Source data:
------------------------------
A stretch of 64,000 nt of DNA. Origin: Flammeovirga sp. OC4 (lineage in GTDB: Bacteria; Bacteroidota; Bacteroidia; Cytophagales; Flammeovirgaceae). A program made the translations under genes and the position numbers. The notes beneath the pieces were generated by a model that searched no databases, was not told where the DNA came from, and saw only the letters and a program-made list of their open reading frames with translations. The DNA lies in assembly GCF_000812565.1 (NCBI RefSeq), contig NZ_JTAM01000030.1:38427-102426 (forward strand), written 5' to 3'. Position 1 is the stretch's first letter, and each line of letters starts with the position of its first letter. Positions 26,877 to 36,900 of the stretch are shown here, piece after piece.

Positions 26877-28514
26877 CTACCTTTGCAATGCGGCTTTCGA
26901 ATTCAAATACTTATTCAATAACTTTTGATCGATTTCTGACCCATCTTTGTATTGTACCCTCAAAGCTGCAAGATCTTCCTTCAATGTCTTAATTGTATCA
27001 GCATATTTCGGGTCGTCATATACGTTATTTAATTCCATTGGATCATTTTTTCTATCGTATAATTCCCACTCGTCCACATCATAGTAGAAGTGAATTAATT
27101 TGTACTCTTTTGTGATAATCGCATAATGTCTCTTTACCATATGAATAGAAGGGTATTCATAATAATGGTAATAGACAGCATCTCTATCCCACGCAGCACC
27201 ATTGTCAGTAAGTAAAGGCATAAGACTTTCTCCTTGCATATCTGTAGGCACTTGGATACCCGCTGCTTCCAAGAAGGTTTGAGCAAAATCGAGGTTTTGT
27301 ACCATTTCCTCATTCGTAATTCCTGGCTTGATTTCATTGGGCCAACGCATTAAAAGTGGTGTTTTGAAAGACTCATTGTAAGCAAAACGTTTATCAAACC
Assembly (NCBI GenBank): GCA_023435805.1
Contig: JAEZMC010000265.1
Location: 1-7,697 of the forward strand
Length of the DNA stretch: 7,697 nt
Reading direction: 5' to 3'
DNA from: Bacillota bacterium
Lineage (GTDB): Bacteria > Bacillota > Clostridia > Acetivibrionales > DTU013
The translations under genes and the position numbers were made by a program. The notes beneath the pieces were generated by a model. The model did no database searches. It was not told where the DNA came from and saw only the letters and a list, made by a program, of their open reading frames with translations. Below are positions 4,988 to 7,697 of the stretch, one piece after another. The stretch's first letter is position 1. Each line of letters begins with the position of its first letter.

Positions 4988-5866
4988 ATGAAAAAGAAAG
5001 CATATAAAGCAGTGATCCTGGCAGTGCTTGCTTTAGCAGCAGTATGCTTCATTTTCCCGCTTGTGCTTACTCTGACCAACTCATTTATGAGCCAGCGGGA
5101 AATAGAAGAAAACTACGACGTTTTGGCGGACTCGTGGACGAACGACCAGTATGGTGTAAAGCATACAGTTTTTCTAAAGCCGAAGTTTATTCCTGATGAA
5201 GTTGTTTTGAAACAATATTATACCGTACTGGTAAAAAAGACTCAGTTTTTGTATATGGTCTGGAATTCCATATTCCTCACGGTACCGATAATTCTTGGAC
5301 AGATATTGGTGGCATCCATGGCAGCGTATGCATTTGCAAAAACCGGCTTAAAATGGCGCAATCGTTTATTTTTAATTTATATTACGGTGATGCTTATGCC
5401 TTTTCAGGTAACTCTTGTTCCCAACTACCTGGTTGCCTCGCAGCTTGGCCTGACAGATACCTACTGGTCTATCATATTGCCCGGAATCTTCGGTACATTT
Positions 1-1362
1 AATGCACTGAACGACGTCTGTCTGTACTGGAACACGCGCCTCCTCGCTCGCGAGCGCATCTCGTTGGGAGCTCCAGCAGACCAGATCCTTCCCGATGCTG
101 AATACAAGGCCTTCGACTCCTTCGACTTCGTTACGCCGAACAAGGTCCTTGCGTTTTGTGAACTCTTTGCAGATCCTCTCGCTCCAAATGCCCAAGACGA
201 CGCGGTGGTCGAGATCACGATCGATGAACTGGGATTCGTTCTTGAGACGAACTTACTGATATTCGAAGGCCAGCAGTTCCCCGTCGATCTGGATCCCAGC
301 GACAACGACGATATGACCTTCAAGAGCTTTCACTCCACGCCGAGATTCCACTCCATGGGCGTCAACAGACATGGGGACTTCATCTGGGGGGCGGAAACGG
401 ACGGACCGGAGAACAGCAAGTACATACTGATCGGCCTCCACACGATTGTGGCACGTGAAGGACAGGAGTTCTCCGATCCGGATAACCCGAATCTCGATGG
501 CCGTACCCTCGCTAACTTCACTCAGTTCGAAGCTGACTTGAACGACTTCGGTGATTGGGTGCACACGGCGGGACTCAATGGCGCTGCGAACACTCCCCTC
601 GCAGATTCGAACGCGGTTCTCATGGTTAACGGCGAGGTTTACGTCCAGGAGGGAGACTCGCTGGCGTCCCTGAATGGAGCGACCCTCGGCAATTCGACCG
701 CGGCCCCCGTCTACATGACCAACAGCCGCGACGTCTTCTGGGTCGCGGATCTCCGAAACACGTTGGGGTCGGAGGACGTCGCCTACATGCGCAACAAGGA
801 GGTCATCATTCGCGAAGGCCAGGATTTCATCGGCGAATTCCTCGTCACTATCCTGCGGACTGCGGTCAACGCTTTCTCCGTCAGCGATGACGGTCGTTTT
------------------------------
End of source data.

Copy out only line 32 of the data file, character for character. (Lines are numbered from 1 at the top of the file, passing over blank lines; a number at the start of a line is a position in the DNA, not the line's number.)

701 CGGCCCCCGTCTACATGACCAACAGCCGCGACGTCTTCTGGGTCGCGGATCTCCGAAACACGTTGGGGTCGGAGGACGTCGCCTACATGCGCAACAAGGA